Whom Shall I Fear? – When Doctor Who Gets It Wrong

October 2, 2014

I love Doctor Who.  The show is clever, and exciting, and funny, and full of interesting characters and worlds.  It also has many beautiful quotes and messages that I appreciate, such as the inherent dignity of humankind, the value of each individual life, selfless sacrifice, courage, and the faithfulness of true love.

That said, although the show displays God’s truth many times, sometimes it preaches atheistic and humanistic messages…almost like the writers are trying to shove them in, which is disappointing (who says only Christian storytellers are preachy?).  As with any story, it’s important to have discernment as I enjoy it, because I find some of the messages are actually antithetical to Scripture.

After watching “Listen” (Season 8, Episode 4), this prominent quote from Clara rankled at me:

“I know you’re afraid, but being afraid is all right. Because didn’t anybody ever tell you, fear is a superpower? Fear can make you faster, and cleverer and stronger. And one day, you’re going to come back to this barn and on that day you are going to be very afraid indeed. But that’s okay. Because if you’re very wise and very strong, fear doesn’t have to make you cruel or cowardly, fear can you make you kind. It doesn’t matter if there’s nothing under the bed or in the dark so long as you know it’s okay to be afraid of it. So listen. If you listen to nothing else, listen to this. You’re always going to be afraid, even if you learn to hide it. Fear is like a companion. A constant companion, always there. But that’s okay, because fear can bring us together. Fear can bring you home. I’m going to leave you something just so you’ll always remember. Fear makes companions of us all.”

This strikes me as a desperate attempt to bring meaning and beauty to something unpleasant that is actually a result of the fall.  Why are we so often afraid?  What purpose does it serve us, to be afraid like we are?  Clara suggests it is a good thing to have fear, that we should acknowledge and even embrace our fear as a constant companion, and that fear bonds people together.  “Fear can make you kind,” she says.

Really?  Not in my experience.  I disagree with Clara’s words on a couple of levels, and here is why.

Fear divides us from one another

“There is no fear in love, but perfect love casts out fear. For fear has to do with punishment, and whoever fears has not been perfected in love.” – 1 John 4:18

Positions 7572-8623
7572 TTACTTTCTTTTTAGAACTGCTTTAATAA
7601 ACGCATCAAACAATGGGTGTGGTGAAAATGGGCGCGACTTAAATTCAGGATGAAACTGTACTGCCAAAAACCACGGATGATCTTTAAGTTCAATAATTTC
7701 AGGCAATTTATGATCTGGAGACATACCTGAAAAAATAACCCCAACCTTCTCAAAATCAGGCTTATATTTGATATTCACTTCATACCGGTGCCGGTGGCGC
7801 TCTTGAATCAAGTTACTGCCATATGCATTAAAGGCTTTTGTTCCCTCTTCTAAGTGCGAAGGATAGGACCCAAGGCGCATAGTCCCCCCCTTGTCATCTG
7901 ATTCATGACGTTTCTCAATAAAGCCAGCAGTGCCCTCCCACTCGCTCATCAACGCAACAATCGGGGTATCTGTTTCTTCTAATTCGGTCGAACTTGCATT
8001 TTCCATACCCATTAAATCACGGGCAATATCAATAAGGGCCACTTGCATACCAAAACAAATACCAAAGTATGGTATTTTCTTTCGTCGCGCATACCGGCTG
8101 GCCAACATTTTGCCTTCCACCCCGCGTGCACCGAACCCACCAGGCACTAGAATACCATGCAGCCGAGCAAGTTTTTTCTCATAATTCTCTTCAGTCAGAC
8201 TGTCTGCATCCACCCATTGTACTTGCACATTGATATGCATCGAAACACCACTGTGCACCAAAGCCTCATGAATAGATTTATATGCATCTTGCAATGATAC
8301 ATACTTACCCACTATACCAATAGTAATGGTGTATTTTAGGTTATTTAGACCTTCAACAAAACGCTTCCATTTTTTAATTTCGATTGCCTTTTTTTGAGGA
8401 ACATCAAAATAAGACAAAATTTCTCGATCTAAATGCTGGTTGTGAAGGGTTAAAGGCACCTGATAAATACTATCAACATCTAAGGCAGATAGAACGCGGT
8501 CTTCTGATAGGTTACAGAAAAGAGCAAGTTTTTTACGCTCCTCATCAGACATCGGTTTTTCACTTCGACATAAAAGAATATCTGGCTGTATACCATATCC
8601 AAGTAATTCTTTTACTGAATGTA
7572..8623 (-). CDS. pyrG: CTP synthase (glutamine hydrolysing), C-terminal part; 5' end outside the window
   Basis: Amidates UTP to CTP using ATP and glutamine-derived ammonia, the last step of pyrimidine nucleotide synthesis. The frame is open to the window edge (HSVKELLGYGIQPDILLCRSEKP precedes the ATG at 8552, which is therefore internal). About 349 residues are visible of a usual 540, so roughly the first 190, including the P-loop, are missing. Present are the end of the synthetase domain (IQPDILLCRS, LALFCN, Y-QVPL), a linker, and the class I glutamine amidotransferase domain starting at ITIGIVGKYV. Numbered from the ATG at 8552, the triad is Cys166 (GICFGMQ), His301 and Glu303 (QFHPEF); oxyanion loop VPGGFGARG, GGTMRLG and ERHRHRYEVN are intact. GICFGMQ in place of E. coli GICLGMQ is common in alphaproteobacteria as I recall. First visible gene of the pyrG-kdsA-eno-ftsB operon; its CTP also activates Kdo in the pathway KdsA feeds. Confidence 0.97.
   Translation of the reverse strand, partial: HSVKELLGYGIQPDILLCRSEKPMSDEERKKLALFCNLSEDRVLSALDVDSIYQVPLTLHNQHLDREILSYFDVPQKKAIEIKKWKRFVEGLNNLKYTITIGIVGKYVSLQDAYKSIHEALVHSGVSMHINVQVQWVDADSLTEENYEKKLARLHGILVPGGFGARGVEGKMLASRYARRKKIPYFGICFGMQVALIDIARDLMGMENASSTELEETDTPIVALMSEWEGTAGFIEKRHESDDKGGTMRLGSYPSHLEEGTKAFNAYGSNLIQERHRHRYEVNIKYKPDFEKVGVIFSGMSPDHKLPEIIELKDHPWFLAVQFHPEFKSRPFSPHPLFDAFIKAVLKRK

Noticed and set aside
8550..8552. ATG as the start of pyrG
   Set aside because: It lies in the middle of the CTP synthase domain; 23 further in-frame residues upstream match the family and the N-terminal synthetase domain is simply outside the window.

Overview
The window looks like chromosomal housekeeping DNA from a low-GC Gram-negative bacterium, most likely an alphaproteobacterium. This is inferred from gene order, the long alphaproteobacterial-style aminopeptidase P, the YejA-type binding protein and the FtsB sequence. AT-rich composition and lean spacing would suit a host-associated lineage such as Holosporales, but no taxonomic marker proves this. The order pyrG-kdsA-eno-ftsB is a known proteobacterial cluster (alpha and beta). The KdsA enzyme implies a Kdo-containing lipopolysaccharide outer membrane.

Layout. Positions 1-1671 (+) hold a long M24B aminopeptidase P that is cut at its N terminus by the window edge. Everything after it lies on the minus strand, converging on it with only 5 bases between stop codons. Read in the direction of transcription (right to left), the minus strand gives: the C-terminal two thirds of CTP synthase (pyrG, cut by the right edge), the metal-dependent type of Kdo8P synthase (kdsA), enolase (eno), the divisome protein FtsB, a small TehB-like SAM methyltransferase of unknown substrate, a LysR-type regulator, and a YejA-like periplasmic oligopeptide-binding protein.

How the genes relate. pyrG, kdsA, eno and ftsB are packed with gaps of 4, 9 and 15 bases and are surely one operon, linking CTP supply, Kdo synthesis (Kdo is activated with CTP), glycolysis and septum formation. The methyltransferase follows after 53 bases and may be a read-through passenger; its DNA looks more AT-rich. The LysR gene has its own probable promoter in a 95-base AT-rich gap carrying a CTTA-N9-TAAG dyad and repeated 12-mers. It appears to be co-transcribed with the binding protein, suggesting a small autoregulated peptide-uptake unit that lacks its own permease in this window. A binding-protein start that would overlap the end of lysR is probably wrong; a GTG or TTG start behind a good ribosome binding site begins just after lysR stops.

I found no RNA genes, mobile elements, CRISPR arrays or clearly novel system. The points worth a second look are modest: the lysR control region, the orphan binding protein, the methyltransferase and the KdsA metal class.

While love is faithful and kind, fear causes us to be unfaithful and unkind.

Fear is what holds me back from reaching out to others who look lonely.  Fear is what silences me when I should stand up for what is right or warn someone about the danger of a wrong path they’re going down.  Fear is what causes me to mistrust people and assume bad motives.  Fear of judgment from others is what causes me to be angry at my children for misbehaving in public.  Out of fear I might distance myself from friends who need help, or who have fallen out of popularity (“What if someone else thinks I’m like them or that I approve of their actions/beliefs because I am spending time with them??”).  Fear is what makes me lock up my heart and try to be “strong” through detachment, to protect myself from disappointment by simply not caring at all.

I have been in all these places, and sometimes still am in a few of them.  But God is teaching me the much better way of love.  Perfect love casts out fear.  True love is not hindered by anxiety or dread.

If fear ruled the day, there would be nothing but division and selfishness.  By itself, when it “brings us together,” the results are never good: lynchings, mobs, blind hysteria, hate, bigotry.  Fear is a powerful motivator, but it is never the right motivation for making a choice.

When we come together and accomplish great things or defeat great evils, it is not because of our shared fear, but because we are rejecting that fear to stand up for a right cause.  Fear disperses people to the safety of their homes.  Courage is what bands us together against evil.

Fear indicates a lack of trust in the Lord

“Fear not, for I am with you; be not dismayed, for I am your God; I will strengthen you, I will help you, I will uphold you with my righteous right hand.” – Isaiah 40:10

“The Lord is my light and my salvation; whom shall I fear? The Lord is the stronghold of my life; of whom shall I be afraid? When evildoers assail me to eat up my flesh, my adversaries and foes, it is they who stumble and fall. Though an army encamp against me, my heart shall not fear; though war arise against me, yet I will be confident.” – Psalm 27:1-3

With the number of times the Lord tells us, “Fear not,” “Do not be afraid,” “Do not fear,” and other similar directions in the Bible, we could argue that embracing our fear as a good thing is actually disobedience to God.  He is with us.  The immortal, all-powerful Creator of the universe is by our side.  Fear can be a form of unbelief, not wholly placing ourselves in His hands or trusting Him with our well-being.